Grape leaffolder—Desmia funeralis
Moths of the grape leaffolder are almost black, with two white spots on the forewings and two white stripes across the abdomen. Larvae are translucent but appear greenish because ingested leaf tissue shows through the body wall. Small black spots, located above the second pair of legs, are present on later instar larvae.
Grape leaffolders have three generations a year (about April - May, June 15 - July 15, and August). After overwintering as pupae, moths emerge in April or May and lay flat, elliptical eggs singly on either the upper or lower surface of the leaf. Many are deposited against the leaf veins on the underside of the leaf. After hatching, larvae feed between two webbed leaves for about 2 weeks. Then each pale green larva rolls a leaf edge and feeds from the inside on the leaf edge. Larvae turn darker green as a result of this leaf feeding. If disturbed, larvae wriggle vigorously and drop to the ground without a silken thread. Mature larvae construct a separate leaf envelope on the edge of a leaf in which they pupate.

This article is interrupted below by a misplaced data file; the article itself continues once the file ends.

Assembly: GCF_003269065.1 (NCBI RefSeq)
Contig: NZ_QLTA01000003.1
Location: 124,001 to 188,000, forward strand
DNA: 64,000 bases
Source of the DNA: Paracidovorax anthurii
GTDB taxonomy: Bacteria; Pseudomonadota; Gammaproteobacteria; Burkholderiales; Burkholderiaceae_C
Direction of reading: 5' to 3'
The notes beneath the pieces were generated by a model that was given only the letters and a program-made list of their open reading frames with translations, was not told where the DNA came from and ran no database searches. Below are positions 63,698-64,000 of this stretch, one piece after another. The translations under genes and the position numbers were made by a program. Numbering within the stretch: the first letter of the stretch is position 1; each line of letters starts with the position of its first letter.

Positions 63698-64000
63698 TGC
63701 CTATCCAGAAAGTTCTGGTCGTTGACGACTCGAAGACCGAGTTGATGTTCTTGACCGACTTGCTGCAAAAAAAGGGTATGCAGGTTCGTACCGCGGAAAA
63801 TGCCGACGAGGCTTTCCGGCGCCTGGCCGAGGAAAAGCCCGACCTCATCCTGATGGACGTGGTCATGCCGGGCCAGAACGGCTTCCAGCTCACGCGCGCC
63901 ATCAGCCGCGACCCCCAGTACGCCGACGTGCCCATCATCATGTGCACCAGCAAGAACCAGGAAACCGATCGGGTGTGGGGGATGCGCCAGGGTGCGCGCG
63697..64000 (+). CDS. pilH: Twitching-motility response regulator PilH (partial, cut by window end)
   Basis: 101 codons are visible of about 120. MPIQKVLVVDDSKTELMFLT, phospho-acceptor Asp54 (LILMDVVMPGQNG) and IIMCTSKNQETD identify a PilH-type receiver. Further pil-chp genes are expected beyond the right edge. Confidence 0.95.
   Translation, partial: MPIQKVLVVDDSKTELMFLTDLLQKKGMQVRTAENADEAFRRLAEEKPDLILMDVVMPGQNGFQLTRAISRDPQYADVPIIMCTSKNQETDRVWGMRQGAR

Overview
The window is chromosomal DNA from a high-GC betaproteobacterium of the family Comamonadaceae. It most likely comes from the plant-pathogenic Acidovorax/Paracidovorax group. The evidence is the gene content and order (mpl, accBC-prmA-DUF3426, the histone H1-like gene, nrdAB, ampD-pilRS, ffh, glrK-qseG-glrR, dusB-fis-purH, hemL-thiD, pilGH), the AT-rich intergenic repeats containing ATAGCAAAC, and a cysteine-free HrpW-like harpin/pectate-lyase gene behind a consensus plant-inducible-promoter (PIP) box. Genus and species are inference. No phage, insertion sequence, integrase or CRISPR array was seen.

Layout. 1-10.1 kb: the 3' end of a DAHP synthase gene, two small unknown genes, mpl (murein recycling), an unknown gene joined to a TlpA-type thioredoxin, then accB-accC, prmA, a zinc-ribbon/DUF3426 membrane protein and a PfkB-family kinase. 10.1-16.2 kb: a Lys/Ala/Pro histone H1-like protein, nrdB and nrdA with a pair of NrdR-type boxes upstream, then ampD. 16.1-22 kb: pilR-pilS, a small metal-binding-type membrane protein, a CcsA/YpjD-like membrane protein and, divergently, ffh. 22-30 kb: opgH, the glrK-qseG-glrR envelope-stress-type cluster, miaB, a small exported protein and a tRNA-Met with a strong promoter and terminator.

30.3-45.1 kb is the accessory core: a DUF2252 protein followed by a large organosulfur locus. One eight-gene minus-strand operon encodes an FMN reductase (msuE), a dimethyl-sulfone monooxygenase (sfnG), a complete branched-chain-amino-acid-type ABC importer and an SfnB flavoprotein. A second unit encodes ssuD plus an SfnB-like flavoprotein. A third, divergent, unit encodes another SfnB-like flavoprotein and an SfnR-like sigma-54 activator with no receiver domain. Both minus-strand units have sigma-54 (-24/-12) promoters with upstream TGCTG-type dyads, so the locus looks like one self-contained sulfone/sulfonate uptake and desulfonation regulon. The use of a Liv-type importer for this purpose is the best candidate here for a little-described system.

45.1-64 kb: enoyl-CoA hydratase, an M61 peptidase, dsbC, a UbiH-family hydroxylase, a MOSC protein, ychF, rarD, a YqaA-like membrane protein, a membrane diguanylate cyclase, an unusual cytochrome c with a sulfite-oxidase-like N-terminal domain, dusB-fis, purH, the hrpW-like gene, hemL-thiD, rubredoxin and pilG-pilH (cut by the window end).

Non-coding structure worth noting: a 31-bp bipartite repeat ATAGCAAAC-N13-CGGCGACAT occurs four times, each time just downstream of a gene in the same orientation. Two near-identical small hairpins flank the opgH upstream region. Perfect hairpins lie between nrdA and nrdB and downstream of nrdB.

Leaffolders construct leaf rolls and feed on leaves. They may also eat berries late in the summer if worm populations are large and foliage sparse.
Remove suckers and thin leaves during the growing season to help remove leaffolder eggs. Handpick rolled leaves. Several parasites, including the larval parasite Bracon cushmani, and many generalist predators attack grape leaffolders and may keep them under fairly good control. Applications of Bacillus thuringiensis or spinosad are also effective.
Grape leaffolder larva
Grape leaffolder adult